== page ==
29 June, 2019

In our “How to Move (to Austin)” series, we’ll be making a blog post for the next few months on how to move certain items that might be tricky. For our first How to Move post, we’ll be talking about fish tanks and aquariums. Moving with pets can be difficult, especially with smaller pets such as fish, hamsters, or reptiles that can’t just sit in the car with you and have their own habitat that also needs moving. When it comes to fish, it can be especially worrisome since they need to be in water to live.

Fortunately, it’s not as difficult as it may sound. Here’s how to move a fish tank from one home to another, broken down into steps.

Step 1: Get supplies

Moving your fish tank from one home to another might require more supplies than your basic fish-care supplies, and general moving supplies. Here’s a good list of things to gather:

  • fish net
  • siphon hose
  • large plastic bags
  • large, NEW 5 gallon bucket (with lid)
  • bubble wrap
  • moving box
  • packing/duct tape

Step 2: Stop feeding your fish

Don’t feed your fish 24 hours before you move so it won’t have any waste left. How long your fish can survive without food depends on what kind of fish it is, so research if you’re worried. However, common household fish can last up to a week without food.

Step 3: Transporting your fish

Depending on how many fish you have and how long your move is, there are different ways to transport your fish The first way, which should be used for individual fish with moves that will take less than an hour, is to tie them in a plastic bag, similar to the way they were sold to you in the pet store. If you have a beta fish and remember the container it was sold in, you can also use a container like that with a sealed lid.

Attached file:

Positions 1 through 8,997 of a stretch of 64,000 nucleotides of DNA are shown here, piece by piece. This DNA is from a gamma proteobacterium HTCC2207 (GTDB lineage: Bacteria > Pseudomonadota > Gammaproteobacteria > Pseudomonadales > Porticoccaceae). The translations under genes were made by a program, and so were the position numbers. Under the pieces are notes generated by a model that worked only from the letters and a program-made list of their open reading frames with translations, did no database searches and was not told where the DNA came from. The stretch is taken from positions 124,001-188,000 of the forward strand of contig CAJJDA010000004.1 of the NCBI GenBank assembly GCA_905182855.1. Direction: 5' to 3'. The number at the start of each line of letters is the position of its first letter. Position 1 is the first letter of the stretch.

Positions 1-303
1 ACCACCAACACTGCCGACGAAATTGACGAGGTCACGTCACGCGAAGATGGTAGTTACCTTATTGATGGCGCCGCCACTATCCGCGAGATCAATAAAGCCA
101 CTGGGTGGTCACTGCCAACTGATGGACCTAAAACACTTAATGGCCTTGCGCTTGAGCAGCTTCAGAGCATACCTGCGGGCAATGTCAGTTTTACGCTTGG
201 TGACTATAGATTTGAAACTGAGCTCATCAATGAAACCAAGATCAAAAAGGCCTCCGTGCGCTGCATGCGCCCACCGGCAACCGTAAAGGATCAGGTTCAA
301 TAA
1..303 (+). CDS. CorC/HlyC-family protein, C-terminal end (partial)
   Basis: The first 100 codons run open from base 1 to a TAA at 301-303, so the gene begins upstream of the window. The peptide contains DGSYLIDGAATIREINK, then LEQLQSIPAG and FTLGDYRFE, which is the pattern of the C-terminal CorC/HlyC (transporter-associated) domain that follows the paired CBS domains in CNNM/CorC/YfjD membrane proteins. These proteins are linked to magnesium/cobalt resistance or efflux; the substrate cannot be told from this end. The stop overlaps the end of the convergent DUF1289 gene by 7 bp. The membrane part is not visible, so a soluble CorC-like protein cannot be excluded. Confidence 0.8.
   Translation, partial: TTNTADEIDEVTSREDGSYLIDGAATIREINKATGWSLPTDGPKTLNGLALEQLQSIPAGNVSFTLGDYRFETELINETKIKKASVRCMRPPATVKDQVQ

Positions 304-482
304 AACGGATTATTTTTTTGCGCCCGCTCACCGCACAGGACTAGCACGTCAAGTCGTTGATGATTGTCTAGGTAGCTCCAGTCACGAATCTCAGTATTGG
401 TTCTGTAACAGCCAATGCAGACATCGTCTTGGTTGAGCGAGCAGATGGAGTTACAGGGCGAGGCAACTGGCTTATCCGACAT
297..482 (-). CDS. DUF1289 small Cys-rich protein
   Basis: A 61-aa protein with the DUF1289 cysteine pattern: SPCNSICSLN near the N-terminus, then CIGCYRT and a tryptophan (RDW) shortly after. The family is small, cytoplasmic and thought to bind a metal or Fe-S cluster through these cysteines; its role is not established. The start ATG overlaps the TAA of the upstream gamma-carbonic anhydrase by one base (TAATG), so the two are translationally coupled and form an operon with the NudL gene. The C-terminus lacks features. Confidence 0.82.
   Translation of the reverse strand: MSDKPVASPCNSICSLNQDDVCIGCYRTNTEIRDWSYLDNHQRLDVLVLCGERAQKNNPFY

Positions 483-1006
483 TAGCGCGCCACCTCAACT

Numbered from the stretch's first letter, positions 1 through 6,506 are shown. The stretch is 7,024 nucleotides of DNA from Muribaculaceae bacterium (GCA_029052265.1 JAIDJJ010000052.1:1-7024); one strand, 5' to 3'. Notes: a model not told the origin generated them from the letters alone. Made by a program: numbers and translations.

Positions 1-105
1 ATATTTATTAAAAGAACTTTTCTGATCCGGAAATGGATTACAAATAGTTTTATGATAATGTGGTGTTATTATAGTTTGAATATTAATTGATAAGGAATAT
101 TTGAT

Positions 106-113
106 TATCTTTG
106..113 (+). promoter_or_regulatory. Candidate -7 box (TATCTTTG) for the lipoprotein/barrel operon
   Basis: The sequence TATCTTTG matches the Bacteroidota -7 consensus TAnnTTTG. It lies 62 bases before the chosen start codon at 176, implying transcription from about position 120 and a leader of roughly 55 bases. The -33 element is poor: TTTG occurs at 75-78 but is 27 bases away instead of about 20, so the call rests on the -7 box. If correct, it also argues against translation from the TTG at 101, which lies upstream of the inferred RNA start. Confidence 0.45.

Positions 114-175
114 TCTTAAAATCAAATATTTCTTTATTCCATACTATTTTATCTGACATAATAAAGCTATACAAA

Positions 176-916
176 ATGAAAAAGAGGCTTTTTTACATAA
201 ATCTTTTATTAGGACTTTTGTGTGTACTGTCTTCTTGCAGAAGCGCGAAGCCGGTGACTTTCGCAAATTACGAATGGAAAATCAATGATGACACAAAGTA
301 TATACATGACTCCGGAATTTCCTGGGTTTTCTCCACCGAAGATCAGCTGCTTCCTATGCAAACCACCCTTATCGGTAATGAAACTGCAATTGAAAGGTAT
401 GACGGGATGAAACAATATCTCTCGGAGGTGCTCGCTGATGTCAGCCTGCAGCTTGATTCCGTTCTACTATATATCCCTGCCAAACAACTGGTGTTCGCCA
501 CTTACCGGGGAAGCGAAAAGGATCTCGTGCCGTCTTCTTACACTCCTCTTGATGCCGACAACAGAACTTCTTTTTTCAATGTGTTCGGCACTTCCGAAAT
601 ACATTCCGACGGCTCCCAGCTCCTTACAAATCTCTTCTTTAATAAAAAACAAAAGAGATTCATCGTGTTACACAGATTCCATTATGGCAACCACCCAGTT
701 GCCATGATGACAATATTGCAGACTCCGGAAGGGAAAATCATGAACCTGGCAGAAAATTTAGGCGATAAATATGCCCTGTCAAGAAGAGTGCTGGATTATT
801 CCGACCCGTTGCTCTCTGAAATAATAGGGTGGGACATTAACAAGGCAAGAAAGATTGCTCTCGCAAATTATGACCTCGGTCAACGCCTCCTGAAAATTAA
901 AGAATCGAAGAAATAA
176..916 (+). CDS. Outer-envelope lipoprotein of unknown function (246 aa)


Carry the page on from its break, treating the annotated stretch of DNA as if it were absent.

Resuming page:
For bigger, multiple fish, or longer moves– use a 5 gallon bucket. Fill the bucket with water from the tank and place your fish in it, making sure the lid is sealed. We highly recommend using a new bucket, as buckets that have not been completely cleaned could still contain leftover harsh chemicals that could kill your fish.

Step 4: Draining and Cleaning the tank

The easiest way to drain a big tank is to use a siphon hose. After that, clean out your tank and take out all the items in it to be moved separately.

Step 5: Packing aquarium items and tank

Your tank can be moved in a box that is insulated so it doesn’t break during transportation (if you find a big enough box). Aquarium items vary and can be moved by being covered in bubble wrap and placed in a box.

Step 6: Unpack the tank and items

Once you arrive at your new home, unpack your tank, its items, and set everything up perfectly before placing your fish back in.

Step 7: Welcome your fish to the new home

Once the aquarium is set up again, you can place your fish back and welcome them to your new home! Congratulations, you and your fish moved to Austin.

If you’re still looking for some people to help you move, Real Men Moving offers a wide variety of moving services in the central Texas area. Contact us today to get started.